Hi Gleeber .
    Sorry ,but i think you've been smoking what Pentland is shovelling. Pentland write the rules that suit them when it suits them .If you say anything else you must either work for them or have family/friends that do...I agree that the houses are of crap designed and quaility and if they spend the same on the upkeep as they do on there present stock (17% as to the councils 34%) ,the houses will be in a skip within 15 years ....

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    Quote Originally Posted by gleeber View Post
    Hi Moncur, although I sympathise with your position I think its a bit unfair to use your list of points to make it appear that unmarried mothers and good parents are responsible for you not getting a rented house.
    Theres always rumours about rented housing but I suspect if half of them were true people would be living on luxury liners berthed in Thurso bay next to another luxury liner packed full of lifers and dope fiends.
    Seriously though, I think Pentland Housing have been great for the town. They have built some choice housing in select areas of Thurso and are still doing so.
    I know this thread is more about the politics but thats all down to the small print.
    Sorry, I should have worded my points differently. I didn't mean to offend single parent families, I actually know quite a few single parent families and have respect for them all as their role as a parent is probably more than twice as difficult. The same respect goes to having such a good, close family unit.

    My point was more aimed towards people on benefits who do not bother looking for jobs (much respect and sympathy goes out to those who cannot find the right career, I have been in that same boat myself before) and simply wait for the benefits to roll in.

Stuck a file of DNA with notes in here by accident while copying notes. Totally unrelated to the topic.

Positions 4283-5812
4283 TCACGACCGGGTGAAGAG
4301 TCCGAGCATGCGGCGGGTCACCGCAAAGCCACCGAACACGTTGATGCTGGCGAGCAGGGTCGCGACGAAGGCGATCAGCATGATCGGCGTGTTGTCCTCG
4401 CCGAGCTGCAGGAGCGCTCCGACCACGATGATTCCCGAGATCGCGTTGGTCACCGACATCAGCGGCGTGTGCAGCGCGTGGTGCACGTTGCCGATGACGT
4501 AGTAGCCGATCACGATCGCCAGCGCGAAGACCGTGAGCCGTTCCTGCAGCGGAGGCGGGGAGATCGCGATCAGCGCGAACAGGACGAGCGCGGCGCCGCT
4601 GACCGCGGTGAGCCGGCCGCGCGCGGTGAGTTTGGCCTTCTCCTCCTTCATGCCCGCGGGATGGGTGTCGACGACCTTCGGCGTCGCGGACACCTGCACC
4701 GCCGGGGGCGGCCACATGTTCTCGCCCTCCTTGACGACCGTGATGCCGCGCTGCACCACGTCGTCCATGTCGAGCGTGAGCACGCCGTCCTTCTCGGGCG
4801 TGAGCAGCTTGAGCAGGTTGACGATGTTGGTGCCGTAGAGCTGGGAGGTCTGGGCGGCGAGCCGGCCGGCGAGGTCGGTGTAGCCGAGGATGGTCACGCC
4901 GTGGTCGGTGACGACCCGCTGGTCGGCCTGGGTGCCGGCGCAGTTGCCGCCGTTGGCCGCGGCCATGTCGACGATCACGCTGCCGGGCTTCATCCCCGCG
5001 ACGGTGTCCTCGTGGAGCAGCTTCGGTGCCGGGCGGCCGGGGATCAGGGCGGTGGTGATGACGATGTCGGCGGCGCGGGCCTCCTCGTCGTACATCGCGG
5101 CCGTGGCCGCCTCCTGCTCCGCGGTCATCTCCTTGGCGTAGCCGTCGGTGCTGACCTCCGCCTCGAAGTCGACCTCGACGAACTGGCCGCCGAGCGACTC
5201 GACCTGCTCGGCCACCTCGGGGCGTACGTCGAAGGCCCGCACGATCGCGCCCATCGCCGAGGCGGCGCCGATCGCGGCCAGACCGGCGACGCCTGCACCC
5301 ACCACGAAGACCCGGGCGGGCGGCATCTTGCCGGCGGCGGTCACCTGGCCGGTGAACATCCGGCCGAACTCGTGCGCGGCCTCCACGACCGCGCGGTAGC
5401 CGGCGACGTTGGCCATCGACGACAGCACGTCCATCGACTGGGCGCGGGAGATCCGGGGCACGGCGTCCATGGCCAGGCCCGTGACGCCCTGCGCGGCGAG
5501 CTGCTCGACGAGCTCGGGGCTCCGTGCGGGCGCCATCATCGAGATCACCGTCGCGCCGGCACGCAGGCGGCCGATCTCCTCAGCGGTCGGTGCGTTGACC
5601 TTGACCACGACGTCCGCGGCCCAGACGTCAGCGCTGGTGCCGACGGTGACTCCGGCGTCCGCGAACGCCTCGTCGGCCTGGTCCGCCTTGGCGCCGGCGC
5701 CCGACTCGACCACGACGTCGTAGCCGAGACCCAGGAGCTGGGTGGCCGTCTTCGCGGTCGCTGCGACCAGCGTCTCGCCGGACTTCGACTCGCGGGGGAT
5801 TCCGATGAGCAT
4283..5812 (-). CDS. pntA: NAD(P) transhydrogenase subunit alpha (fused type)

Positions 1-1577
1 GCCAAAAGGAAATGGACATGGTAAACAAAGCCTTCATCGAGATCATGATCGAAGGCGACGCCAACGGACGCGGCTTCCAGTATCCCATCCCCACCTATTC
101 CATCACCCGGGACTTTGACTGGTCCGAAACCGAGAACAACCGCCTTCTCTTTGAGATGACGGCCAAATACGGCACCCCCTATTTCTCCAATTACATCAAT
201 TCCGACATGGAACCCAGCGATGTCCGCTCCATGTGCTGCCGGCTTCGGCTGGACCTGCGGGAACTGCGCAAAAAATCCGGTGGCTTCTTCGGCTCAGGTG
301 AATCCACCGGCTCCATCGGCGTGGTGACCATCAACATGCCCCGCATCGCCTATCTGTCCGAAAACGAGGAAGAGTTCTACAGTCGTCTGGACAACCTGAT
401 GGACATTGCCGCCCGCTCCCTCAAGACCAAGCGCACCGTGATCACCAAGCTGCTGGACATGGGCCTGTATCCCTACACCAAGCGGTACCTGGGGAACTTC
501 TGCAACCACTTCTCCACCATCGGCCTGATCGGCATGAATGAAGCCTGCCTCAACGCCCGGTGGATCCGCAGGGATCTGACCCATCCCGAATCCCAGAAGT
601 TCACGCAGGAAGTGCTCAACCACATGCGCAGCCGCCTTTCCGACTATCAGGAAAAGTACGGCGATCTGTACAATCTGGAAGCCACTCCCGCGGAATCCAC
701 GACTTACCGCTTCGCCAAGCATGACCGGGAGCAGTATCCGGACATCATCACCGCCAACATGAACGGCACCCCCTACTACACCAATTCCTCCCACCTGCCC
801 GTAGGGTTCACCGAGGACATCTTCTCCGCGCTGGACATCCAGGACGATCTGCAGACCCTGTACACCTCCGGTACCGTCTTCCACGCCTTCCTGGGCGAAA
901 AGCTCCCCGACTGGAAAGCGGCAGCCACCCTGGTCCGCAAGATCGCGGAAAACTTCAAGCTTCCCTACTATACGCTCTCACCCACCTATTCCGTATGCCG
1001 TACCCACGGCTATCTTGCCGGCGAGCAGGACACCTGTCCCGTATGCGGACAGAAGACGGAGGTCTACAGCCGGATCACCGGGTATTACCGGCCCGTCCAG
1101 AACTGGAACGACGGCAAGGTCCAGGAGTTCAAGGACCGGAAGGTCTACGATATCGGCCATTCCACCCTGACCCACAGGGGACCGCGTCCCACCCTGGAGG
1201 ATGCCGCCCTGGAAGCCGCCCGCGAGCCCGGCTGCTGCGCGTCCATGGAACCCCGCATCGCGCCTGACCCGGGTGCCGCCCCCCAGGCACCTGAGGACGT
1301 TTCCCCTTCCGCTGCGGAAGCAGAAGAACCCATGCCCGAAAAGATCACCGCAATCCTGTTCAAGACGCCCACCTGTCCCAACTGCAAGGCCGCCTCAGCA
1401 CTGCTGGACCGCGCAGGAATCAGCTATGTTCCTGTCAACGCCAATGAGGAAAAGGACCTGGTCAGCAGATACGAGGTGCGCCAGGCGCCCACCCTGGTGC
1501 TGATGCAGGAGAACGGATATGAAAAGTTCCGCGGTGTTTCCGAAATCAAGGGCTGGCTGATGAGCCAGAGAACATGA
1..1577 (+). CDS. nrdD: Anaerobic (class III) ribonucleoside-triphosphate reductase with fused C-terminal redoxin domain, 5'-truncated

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    I was just having a laugh but I am aware of that whole nightmare.
    I hope dozy goes back to bed and gets up on the other side next time.

  10. #10

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    Quote Originally Posted by moncur View Post
    What i find really unfair is the points process when applying for a house. I feel that I am being penalised because:

    1) I have two jobs and don't claim any state benefits
    2) I have been a good boy and don't have any criminal convictions
    3) I am not a single parent
    4) I get along with my parents and am not being evicted from my own house

    The only thing which does seem to go my way is a health condition which I have. My condition may add a few points to my score so I guess thats something to smile about! (sarcasm folks!).

    I have been on a list for approx 2.5 years now. Had a telephone interview with one housing association the other day only to be told that because my brothers have both moved out I would LOSE points for the house is no-longer overcrowded!

    Does anyone else feel the same?
    I know the feeling. Because I live with parents in a 4 bed, I am bottom of the heap, Even when I applied when the ex lived here with us all we got points for was the fact we shared a kitchen and living room with parents.

    Also, because I have a decent job at Dounreay, I don't (I believe) qualify for the grant to buy a first house (upto 15k, anyone know more about this??) So for me to afford the mortgage on my own for a reasonable house with more than just a box room and a shower, I'd have to sell my kidneys and half my right arm.

    I think I will just by a cardboard box and live outside Dounreay........ Wonder if it needs to be painted Hi-viz yellow with reflective stripes??
    Eagle my fly, but when was the last time you heard of a weasel being sucked into a jet engine?

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    Scaraben, you've hit the nail on the head.